looking at adding a *namespace* to migrations, so when doing a
migration you would specify the name and version number for the
required migration.

This sounds a little like what the engines guys have done with
migrations, perhaps you can investigate how they implemented it?

Thanks Koz, that was very helpful.

A couple of guys at a client of mine implemented this, and it involved
opening up one method to the outside world to specify the name of the
schema_info table (we used schema_info_<name> for the different parts). It
was quite small and simple. They didn't subclass, but as Koz mentioned
private methods don't necessarily preclude subclassing.

The other stuff you're talking about (schema chunk dependencies) would be
trickier, but I'd be inclined to leave that to application-level
dependencies (surely you're going to need code to go along with those
schemas, so tying it all up into a single version number thing would be
pretty clean).

- Matt

Urbanus, that is exactly what I’m doing right now. I’m packaging it as a generic, wide audience plugin called Migration Extensions. I haven’t been troubled by private methods, though.
It’s a shame we’re building the same thing separately… Tell me if you’re interested to see, next week when I’m going to have something concrete in alpha state I can share it with you.

(Sorry for the delay in my reply: I've been burning the midnight oil on
my own project.)

I'd definitely be interested in seeing what you've got. I haven't
actually started anything: it's more of a future plan for me that I'm
preparing for now.

If you're going to do this as a free software project I'd be willing to
help. You can e-mail me directly if you like: urbanus at 240gl dot
org.

Regards,
Dave Nelson

wait, you CAN put diffferent sorts of migrations into ont Rails Database.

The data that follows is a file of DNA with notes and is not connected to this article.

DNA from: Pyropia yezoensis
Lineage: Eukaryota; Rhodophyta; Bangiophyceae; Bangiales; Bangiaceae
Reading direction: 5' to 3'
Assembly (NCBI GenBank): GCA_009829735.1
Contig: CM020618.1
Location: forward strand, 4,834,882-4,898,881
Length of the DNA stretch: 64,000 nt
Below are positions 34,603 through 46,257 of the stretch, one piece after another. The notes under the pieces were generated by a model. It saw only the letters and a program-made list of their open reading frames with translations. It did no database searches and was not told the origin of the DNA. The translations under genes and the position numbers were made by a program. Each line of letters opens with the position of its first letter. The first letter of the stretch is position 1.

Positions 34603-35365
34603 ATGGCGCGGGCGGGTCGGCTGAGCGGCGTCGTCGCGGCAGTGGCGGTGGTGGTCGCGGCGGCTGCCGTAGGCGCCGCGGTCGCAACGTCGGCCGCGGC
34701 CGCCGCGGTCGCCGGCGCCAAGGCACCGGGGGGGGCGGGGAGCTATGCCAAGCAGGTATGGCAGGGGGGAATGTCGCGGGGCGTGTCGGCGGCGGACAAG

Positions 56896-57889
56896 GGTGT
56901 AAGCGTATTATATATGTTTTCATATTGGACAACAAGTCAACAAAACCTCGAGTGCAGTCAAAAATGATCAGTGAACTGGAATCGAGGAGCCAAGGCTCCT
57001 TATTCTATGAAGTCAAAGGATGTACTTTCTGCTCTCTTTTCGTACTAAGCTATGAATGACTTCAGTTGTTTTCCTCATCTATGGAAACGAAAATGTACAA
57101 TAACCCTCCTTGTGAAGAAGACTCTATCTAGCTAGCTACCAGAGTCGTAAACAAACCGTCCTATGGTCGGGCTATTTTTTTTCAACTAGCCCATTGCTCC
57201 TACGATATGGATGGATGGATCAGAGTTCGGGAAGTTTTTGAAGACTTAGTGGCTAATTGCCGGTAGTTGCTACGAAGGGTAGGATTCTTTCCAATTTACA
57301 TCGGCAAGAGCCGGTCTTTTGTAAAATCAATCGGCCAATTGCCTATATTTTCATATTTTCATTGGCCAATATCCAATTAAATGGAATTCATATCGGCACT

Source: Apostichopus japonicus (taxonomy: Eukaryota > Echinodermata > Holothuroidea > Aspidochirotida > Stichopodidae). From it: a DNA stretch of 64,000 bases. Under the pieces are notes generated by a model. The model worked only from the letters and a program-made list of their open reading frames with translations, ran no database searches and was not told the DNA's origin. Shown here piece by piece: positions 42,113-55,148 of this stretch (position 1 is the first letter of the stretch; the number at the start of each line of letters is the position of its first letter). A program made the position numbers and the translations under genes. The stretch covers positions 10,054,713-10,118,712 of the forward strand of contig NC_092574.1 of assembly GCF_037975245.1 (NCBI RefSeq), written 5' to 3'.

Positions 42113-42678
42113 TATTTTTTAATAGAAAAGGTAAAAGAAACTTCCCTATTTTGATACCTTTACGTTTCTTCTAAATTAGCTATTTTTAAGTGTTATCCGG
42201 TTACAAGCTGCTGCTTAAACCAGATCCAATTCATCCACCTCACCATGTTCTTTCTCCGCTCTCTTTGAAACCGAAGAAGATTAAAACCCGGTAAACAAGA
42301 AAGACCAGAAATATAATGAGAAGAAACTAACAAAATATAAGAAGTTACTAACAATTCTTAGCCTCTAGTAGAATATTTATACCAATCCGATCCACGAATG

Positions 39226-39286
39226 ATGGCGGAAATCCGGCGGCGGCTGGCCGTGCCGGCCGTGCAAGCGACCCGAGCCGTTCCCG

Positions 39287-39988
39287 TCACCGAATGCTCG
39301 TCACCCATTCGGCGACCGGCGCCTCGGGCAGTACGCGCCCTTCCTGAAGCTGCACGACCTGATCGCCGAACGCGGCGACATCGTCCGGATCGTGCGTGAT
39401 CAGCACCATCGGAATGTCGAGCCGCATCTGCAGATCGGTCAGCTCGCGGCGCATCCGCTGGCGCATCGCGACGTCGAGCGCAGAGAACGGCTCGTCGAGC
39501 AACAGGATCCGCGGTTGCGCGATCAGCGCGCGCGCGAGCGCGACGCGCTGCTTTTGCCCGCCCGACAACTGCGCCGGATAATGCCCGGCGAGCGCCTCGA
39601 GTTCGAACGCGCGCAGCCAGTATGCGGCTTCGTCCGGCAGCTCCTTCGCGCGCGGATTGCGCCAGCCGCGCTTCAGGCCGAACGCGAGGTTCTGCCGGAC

through engine plugins. take the login_engine plugin as an example.
it includes its own migration which are separate set from the
applications migrations.
each engine plugins can have their own. you might not need to extend
migrator at all.

.schema engine_schema_info

CREATE TABLE engine_schema_info (engine_name varchar(255), version integer);

.schema schema_info

CREATE TABLE schema_info (version integer);

select * from schema_info;

14

select * from engine_schema_info;

login_engine|1

regards,

Yes. Michael pointed this out. The Engines guys seem to have the
right approach IMHO. The idea (or at least MY idea) would be to have a
similar mechanism but distinct from the whole Engines framework.

Regards,
Dave

my question is WHY ? would not your plugins includes more than just
migrations? Would not you be able to acheive everything you want with
rails engines? if something is lacking in the rails engine, would not
you want to extend this engine system instead?

I like the engine migrations approach and my “Migration Extensions” are based on that. But I don’t need Engines, the functionality I’m adding
isn’t that of an Engine, and while I would want to use their migration system, I can’t because it’s tailored specifically for Engines.

There are 3 major problems with migrations that I tend to solve:

  1. All of them are in one place, numbered sequentially. Often a developer wants to start his own branch of migrations to avoid name or number collisions and to be able to pack them in a subdirectory or plugin. Rails Engines are a fine example of that need.
  2. Migrations change database schema, but often the user for the database (specified in database.yml) doesn’t have necessary priviledges. User should have two options: to make another entry in database.yml with the details for the db user used for migration runs; or to specify the user and password from command line.
  3. Migrations often rely on your application models. The trouble is after a while you have your schema ‘versioned’ through atomic schema updates (migrations), but older versions of your models are not kept. This opens up potential for oversight while writing new migrations that use models to update data - Typo blog had big problems with this. Some people put namespaced copies of their models at the time of writing the migration in the migration file. This is a good solution because that way you version your model parallel with your schema updates. This could be automatized so you don’t have to manually put your models in the migrations file.